Skip to content

Further Notes on Romanticism

I am an unabashed fan of many OTT things. And as I continue to ply through material and look at paintings for the new series on Romanticism I find that I’m running across many really fantastic moments and amazing paintings. I’ve been discussing with friends and colleagues ideas about Romanticism, and once we’re able to get past the facile understanding of the concept, we begin to see deeper, more involving ideas. Right now we’re struggling to define the differences in European and American Romantics – especially in the 19th century and the mid 20th century – how Romanticism fueled Expressionism and what about that ideal, idea, had to be changed in order to make it part of the American Avant Guard and the larger American culture. In either case it didn’t last long and that too is part of the American Character. We chose Hollywood over Walden, or more specifically, we chose the Hollywood version of Walden.

We are still arguing and ruminating and I’ve begun to wonder if I’ve started this series far too soon. The directions are many and the decisions are few. Anyway, part of the research involved has to do with how we process our thoughts and emotions – how those things are aligned to individuality and choice, because for the Romantic – choice is everything and it defines the individual, it frees the individual and it begets the moral struggle within the individual. The Romantic, contrary to popular culture, is not necessarily about love, though that may be a part of the choice. No, the deeper struggle is against predetermination, structure and heirarchies – God, the State, the institution, the academy, the a priori principle, the learned and received aesthetic. It is about the morals and ethics of individual choice and the prices paid for that involvement. It is about Free Will. This will play directly in our discussion of aesthetics and in our critique of the Postmodern.

But for now I’ve embedded Jeremy Brett’s Sherlock Holmes for one specific reason. You’ll see it at the end of the sequence – after the exposition, the theatricality of the moment and the explanation. (Nevermind that this entire scene is about visual thought, about connections, conjectures and understanding brought about by seeing and observation.) For the European Romantic there is the presentation of understanding of the moral choice made in one’s life. We see it in Delacroix and Gericault, in Courbet, in Manet, Matisse and Picasso as well. But for now we deal with a popular literary character and the enormity of Holmes’ world, his raison d’etre, his choice, as it’s laid bare with a compliment. “We’re not jealous of you. We’re proud of you.” What Jeremy Brett does is amazing to behold. It is an actor who is connected to a deeper understanding of the enormity of his own life and how that has been bound up with the character he is portraying. The waves of emotion, of life, choice, individuality, and morality play all over his face and we’re not quite sure any longer if it’s Holmes or Brett that we are seeing. WE don’t experience it, the character does and the actor, in this case, the Romantic who embodies it, allows us to see just that. We are presented the understanding of the moral choice and it is through our empathy, our connection to those choices that we begin to understand something deeper within our own individuality as well. For me this is a guiding principle of the European Romantic.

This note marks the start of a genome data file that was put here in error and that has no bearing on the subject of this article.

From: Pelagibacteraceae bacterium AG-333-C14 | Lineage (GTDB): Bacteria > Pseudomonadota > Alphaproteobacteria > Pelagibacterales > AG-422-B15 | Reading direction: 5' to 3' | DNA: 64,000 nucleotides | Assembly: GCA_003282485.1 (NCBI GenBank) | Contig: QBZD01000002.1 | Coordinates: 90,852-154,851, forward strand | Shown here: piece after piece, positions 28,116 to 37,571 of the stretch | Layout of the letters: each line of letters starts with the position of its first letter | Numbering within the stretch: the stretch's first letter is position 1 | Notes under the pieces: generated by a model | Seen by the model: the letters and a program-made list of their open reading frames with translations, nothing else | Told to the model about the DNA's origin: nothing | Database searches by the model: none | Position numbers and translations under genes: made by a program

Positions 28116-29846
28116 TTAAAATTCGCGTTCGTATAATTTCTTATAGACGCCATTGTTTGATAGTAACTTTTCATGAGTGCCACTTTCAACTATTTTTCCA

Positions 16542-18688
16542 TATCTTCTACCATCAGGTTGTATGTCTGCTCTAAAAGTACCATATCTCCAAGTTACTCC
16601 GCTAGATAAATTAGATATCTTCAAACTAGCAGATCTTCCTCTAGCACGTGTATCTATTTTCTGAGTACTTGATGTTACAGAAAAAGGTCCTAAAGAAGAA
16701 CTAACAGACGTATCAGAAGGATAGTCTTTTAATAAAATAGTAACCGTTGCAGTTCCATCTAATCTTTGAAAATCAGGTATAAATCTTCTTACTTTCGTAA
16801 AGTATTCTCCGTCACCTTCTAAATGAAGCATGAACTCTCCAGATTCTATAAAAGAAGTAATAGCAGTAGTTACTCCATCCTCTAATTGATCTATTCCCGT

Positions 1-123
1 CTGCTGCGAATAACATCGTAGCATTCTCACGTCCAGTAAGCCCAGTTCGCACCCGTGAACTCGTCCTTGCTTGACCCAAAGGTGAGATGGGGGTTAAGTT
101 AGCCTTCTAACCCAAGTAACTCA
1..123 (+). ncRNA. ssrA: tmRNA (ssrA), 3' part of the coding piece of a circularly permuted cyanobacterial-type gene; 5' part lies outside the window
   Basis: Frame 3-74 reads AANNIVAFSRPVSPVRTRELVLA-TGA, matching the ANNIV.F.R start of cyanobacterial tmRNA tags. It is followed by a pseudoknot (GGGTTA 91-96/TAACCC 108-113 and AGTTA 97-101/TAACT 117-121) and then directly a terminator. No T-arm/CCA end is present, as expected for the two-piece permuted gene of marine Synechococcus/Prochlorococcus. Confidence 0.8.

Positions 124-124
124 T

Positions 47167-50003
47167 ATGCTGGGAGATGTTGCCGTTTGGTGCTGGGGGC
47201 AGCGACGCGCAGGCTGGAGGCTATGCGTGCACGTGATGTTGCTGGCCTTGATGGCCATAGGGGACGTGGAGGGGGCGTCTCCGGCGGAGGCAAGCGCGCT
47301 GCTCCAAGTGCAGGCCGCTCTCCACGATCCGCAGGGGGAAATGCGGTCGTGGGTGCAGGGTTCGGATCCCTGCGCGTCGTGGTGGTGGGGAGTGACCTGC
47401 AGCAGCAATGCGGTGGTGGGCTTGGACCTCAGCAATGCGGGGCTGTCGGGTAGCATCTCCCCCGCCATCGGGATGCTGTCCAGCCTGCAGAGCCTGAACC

In America we do this differently, and we’ll discuss that in another post. For now you’ll just have to do with a few notes….

One Comment

  1. June wrote:

    I am reading “Landscape Theory” ed. Rachael Zaidy DeLue and James Elkins, and ran across a passage that seemed to fit, somehow, with your current topic:

    “Thoreau’s ‘Walden’ has plenty to offer in terms of standing up for an immersive, reciprocal relationship between the phenomenal subject and his wooded surroundings. However, in visiting the Massachusetts state park at Walden Pond, and by stepping inside the reconstruction of Thoreau’s modest cabin, one is struck most by inventory: by the lists provided of building supplies, foodstuffs, heating materials, books, candles, and so on. The scenery, of course, also delivers its pleasures, but the twenty-first-century tourist (at least this one) is amazed most of all by the unequal ratio of natural landscape to human things, of creatures to comforts.” (from Jennifer Jane Marshall, in the “Assessments” section of “Landscape Theory.”

    Ms Marshall goes on to say: “Landscape depends on things.Its very perception, experience, production, and representation are possible only first given the presence of objects: windows and walking shoes, cameras and composses…. By suggesting…landscape’s reliance on cultural artifacts, I mean to maintain the thesis of landscape as a cultural (and even an ideological) production. At the same time,… by incorporating materiality (and material cultural studies) into theorizations of landscape, it is possible to maintain the deeply contextual, radically contingent nature of phenomenological interpretation.” (p.201, paperback edition)

    Thoreau is at the heart of American literary Romanticism and he and Emerson pretty much defined it. That’s why this passage struck me as relevant to your visual study.

    Friday, November 12, 2010 at 4:21 PM | Permalink

Post a Comment

Your email is never published nor shared. Required fields are marked *
*
*